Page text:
The Department of Energy announced that only about 1/3 of the offered release from the Strategic Petroleum Reserve sold. With companies’ crude stocks above, well above, last years levels, this shouldn’t be a big surprise. No doubt some would argue that the big reason for the release was psychological. (I’d argue that the psychological help needed by oil traders would require a release from the Strategic Thorazine Reserve.) Actually, in the final analysis it may just be that the SPR was literally in the right place at the right time and what was needed wasn’t a huge amount nationally, but was important locally. With the SPR in Louisiana where production was hardest hit, it was in the right place logistically to help with those supply disruptions effectively. Of course, more might have sold if the refineries themselves hadn’t been hard hit.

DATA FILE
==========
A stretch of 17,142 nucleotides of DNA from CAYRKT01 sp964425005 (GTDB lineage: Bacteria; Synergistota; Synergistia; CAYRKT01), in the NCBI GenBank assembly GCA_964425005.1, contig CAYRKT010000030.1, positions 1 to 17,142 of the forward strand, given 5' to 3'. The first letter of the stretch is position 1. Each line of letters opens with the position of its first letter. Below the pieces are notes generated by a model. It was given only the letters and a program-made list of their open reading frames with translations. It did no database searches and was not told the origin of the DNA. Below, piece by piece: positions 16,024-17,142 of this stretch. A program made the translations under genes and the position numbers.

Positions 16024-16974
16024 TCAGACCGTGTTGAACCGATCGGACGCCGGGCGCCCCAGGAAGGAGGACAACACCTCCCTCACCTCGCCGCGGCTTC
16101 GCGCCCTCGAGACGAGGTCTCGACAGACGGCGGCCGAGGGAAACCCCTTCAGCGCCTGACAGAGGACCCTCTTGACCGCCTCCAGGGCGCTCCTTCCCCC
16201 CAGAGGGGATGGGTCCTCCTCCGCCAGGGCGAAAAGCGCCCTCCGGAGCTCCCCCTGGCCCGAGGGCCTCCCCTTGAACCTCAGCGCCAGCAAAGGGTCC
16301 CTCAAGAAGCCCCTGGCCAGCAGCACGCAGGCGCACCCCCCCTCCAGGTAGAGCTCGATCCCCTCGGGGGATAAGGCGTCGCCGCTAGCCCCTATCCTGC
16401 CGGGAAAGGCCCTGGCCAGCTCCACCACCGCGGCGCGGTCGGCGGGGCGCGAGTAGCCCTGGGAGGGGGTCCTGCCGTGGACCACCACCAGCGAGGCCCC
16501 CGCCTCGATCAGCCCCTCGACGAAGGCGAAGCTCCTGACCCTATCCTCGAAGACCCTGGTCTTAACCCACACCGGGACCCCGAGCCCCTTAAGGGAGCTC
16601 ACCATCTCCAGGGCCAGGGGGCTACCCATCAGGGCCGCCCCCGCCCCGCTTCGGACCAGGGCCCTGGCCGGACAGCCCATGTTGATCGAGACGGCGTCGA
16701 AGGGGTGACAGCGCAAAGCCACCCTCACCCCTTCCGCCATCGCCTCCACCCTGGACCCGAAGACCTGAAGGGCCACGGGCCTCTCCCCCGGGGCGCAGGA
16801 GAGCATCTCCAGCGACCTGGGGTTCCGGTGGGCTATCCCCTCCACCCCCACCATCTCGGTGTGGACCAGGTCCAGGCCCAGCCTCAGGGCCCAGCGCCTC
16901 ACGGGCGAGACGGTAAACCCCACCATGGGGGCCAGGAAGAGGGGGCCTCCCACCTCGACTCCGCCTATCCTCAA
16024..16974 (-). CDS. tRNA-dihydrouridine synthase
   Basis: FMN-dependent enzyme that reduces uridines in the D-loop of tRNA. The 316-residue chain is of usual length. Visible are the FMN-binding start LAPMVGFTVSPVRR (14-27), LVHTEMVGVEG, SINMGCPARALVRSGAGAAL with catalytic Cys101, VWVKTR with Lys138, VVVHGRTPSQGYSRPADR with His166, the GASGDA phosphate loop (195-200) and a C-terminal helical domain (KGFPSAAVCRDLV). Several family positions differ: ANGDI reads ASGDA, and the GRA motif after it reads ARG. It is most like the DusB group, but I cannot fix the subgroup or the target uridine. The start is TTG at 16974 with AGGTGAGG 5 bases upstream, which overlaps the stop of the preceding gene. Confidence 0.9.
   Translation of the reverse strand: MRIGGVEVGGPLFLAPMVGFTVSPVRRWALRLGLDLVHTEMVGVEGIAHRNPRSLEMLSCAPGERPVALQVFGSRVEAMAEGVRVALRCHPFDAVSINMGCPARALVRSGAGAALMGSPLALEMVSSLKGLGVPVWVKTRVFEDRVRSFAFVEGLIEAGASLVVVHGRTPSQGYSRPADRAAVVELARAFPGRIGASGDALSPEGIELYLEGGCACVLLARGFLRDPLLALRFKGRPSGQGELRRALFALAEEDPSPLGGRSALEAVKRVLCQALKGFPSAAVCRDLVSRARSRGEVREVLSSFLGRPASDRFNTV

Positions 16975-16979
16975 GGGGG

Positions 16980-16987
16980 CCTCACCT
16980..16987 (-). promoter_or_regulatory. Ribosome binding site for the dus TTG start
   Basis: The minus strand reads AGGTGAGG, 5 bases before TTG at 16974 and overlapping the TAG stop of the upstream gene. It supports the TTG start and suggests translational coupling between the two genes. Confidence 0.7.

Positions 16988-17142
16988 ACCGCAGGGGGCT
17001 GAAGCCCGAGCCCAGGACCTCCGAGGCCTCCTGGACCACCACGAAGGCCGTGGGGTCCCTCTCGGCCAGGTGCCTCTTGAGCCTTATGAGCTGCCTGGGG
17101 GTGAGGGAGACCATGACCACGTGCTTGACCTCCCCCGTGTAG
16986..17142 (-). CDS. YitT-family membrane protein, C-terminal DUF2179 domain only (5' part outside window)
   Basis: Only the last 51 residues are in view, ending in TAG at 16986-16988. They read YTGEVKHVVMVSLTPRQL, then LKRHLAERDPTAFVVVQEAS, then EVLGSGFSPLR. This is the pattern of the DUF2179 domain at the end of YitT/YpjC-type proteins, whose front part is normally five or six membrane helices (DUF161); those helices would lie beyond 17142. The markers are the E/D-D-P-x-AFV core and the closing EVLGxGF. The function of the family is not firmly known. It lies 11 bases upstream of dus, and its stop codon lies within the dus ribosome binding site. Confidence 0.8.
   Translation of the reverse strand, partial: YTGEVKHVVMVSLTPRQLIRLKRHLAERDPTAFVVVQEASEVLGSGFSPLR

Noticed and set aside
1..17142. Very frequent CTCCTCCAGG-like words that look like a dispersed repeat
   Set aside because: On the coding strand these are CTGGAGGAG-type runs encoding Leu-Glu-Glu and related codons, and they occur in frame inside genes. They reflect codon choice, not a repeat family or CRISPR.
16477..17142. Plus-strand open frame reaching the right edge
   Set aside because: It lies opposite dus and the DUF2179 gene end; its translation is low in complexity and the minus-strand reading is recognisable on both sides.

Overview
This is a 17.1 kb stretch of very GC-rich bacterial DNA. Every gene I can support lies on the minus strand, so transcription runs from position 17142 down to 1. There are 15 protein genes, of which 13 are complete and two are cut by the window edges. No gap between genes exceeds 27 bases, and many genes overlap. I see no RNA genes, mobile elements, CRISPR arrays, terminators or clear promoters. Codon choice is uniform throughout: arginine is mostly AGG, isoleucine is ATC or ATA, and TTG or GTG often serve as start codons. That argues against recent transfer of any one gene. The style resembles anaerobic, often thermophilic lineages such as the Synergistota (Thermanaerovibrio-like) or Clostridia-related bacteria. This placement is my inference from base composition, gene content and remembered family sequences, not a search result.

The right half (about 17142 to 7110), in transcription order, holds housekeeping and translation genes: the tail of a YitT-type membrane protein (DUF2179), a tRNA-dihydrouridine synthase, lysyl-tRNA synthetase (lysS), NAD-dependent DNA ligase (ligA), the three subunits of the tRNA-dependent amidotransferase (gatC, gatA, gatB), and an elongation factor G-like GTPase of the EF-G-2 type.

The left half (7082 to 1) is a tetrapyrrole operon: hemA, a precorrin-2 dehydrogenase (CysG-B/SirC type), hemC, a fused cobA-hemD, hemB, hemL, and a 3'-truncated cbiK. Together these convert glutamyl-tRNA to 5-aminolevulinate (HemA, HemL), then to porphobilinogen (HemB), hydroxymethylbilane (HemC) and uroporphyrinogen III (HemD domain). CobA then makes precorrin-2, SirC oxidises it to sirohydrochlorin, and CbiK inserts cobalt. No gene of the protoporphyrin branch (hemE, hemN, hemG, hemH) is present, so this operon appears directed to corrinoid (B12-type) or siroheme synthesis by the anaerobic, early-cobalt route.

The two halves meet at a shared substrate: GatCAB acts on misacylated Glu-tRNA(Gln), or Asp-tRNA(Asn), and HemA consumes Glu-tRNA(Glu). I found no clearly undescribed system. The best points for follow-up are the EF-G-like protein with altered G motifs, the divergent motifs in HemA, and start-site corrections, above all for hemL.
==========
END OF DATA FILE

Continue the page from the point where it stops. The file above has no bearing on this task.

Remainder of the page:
But what if the disruptions came from an earthquake in California or a Korean SCUD hitting the Alaskan pipeline? What would be the logistics of
supplying West Coast refineries from Louisiana and Texas. It would have to involve trains, trucks or, since I understand the canal that used to be ours is too small for supertankers, a trip around the tip of South America.
Plans are in the works to expand the SPR to a cool billion barrels. In fact, the money is already at least authorized by Congress, if not appropriated. If the expansion is really going to happen, we need to think about not having all billion eggs in the same basket.
The U.S. Energy Department said yesterday it accepted bids from energy companies to buy 11 million barrels of crude oil, only about one-third of the amount offered for sale from the government’s emergency stockpile to help replace supplies cut by hurricane Katrina.